Now you're expecting, there are a few healthy eating rules you might like to adopt and superfoods to add to your shopping list to help keep you feeling good, and give your baby the best possible start. Here's the lowdown.
Forget eating for two!
Eating extra for your baby is a myth. While it's important to gain enough weight piling on too much too quickly can increase your risk of pregnancy diabetes and high blood pressure.
Most mums-to-be need just 200-300 extra calories a day in the final months, on top of the normal 2000-2500 daily calories. Remember, it's quality not quantity that counts. For example, go for brown bread, rice and pasta rather than white - these will give you more energy in the long run.
Stock up on folic acid
Folic acid helps reduce the risk of neural tube defects, such as spina bifida, so take a daily 400mcg supplement until the end of your 12th week. Also go for folic acid rich foods - try spinach, cabbage; broccoli; brown bread; bananas; fortified breads and cereals.
Protein is used to make new cells for you and your baby so you need to eat two or three daily portions of these foods - sources include lean meat and chicken, eggs and pulses such as beans. Also include up to two portions of oily fish (trout, sardines or salmon) each week. They are protein-rich and contain vitamin D for healthy bones and omega-3 fatty acids for your baby's developing nervous system. But don't eat more than two portions of oily fish a week, as there are concerns about pollutants.
Three portions of calcium-rich foods each day will help your baby develop healthy bones and teeth. Calcium is best absorbed from dairy sources, so include milk, yoghurt and cheese in your diet. As for portion sizes, go for a pot of yoghurt, 200ml of milk and a matchbox-sized piece of cheese. Full-fat and low-fat dairy products contain the same amount of calcium, but low-fat versions don't have as much vitamin A, good for eye and bone development, and vitamin D.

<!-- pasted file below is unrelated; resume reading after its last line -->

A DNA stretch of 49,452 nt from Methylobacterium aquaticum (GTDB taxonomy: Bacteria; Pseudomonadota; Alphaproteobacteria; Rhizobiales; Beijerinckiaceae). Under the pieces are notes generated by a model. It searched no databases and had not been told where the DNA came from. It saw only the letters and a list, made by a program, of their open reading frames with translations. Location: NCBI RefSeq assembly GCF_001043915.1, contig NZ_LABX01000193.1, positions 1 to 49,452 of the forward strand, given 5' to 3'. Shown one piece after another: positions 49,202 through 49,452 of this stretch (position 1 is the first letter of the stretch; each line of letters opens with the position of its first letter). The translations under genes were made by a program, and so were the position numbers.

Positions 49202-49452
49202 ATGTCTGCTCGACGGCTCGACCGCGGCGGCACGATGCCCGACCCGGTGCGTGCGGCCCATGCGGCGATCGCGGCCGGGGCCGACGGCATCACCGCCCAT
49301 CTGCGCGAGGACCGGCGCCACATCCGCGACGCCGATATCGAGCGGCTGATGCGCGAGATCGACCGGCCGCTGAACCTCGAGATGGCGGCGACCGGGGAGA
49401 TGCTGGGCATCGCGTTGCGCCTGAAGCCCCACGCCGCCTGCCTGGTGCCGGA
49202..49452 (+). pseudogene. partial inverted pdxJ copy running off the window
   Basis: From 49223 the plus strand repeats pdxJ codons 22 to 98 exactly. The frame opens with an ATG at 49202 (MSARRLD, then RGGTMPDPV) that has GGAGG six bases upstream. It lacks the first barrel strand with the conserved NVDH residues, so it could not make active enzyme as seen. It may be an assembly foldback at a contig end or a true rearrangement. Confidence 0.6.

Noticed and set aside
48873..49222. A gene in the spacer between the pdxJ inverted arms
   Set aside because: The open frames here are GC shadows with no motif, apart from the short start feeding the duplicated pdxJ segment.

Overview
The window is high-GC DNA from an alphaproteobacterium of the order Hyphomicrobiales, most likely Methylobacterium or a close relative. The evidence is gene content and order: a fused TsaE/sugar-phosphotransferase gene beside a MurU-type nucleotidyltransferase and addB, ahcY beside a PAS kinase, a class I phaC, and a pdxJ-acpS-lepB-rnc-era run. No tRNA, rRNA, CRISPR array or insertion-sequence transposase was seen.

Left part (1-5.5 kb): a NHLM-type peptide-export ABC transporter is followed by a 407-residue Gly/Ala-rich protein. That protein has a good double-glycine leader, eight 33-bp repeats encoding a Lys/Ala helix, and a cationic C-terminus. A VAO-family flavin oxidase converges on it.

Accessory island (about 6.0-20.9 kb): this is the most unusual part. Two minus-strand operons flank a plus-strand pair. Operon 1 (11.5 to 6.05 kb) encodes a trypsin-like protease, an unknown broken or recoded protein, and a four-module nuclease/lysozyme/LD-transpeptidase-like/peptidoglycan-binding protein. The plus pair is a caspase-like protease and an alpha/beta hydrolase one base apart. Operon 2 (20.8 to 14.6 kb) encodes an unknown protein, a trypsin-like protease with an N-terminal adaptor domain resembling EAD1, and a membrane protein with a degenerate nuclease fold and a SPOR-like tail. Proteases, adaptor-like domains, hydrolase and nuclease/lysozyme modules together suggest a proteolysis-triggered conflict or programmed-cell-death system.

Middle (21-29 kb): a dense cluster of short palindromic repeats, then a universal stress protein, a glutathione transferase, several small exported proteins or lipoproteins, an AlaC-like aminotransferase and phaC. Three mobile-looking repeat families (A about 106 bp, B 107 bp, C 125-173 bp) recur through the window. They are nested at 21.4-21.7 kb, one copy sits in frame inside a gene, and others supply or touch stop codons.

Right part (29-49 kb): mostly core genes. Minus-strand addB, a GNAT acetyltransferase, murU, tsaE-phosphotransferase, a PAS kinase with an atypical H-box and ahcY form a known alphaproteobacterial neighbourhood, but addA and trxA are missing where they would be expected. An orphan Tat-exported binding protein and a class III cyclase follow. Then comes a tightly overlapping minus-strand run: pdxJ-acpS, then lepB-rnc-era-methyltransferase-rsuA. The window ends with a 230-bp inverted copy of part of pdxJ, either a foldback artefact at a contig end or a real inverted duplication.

Go easy on the caffeine
Cut right back on caffeine - high levels can lead to low birth weight or even miscarriage. Try to stick to around three mugs of instant or filter coffee each day, and don't overdo the tea or cola either, as they also contain caffeine. Stay well hydrated by drinking at least 1.5 litres of water a day and sipping herbal teas. When it comes to alcohol, current guidelines say it is safe to drink one or two units of alcohol once or twice a week, but some experts still advise cutting it out altogether.
Feast on fruit and veg
Fruit and vegetables are packed with vitamins and minerals needed to keep you and your baby healthy. It is recommended you eat five portions a day, ideally fresh, but dried or frozen counts towards your daily intake.
Foods to grow a healthy baby
It's easier than you think to eat well for pregnancy. Try to include the following in your diet every day.
- Lean meat or fish
- Milk and cheese
- Five portions of fruit andf vegetables
- Potatoes, bread, pasta and rice
- Fortified breakfast cereal
WHAT ABOUT ALCOHOL?
Current guidelines suggest pregnant women drink no more than one or two units of alcohol once or twice a week. But how much is a unit?
1 unit = ½pt of normal strength beer OR 1 x 25ml measure of spirits
2 units = 1 x 330ml alcopop OR 1 x 175ml glass of wine
3 units = 1 x 250ml glass of wine
What to avoid
Pregnant women are advised to steer clear of the following as they can contain bugs harmful to you or your baby. But don't panic if you accidentally eat something on this list as illness is rare.
- Liver and liver pâté
- Raw or part-cooked eggs or anything they're included in such as certain desserts and home-made mayonnaise
- Raw shellfish
- Mould-ripened or blue-veined cheeses, including Brie, Camembert and Stilton Swordfish, shark, marlin
- Peanuts, if you, your partner or children suffer from a nut allergy, hayfever, eczema or asthma